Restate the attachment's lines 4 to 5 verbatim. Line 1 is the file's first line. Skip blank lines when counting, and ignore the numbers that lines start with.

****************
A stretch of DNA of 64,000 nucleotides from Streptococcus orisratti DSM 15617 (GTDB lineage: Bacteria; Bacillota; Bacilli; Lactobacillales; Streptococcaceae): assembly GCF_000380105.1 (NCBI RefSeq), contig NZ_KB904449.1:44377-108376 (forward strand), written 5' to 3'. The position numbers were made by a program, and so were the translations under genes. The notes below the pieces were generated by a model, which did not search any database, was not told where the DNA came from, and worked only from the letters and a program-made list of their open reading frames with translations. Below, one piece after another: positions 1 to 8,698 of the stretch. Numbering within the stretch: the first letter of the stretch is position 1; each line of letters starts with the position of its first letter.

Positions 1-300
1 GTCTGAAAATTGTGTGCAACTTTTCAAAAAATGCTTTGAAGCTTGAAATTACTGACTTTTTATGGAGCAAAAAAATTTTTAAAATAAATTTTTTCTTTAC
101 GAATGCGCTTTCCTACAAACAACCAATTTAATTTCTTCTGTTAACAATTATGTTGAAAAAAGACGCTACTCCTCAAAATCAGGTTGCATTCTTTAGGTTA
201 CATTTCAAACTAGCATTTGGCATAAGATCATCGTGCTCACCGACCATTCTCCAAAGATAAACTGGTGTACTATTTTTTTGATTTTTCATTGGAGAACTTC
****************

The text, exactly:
101 GAATGCGCTTTCCTACAAACAACCAATTTAATTTCTTCTGTTAACAATTATGTTGAAAAAAGACGCTACTCCTCAAAATCAGGTTGCATTCTTTAGGTTA
201 CATTTCAAACTAGCATTTGGCATAAGATCATCGTGCTCACCGACCATTCTCCAAAGATAAACTGGTGTACTATTTTTTTGATTTTTCATTGGAGAACTTC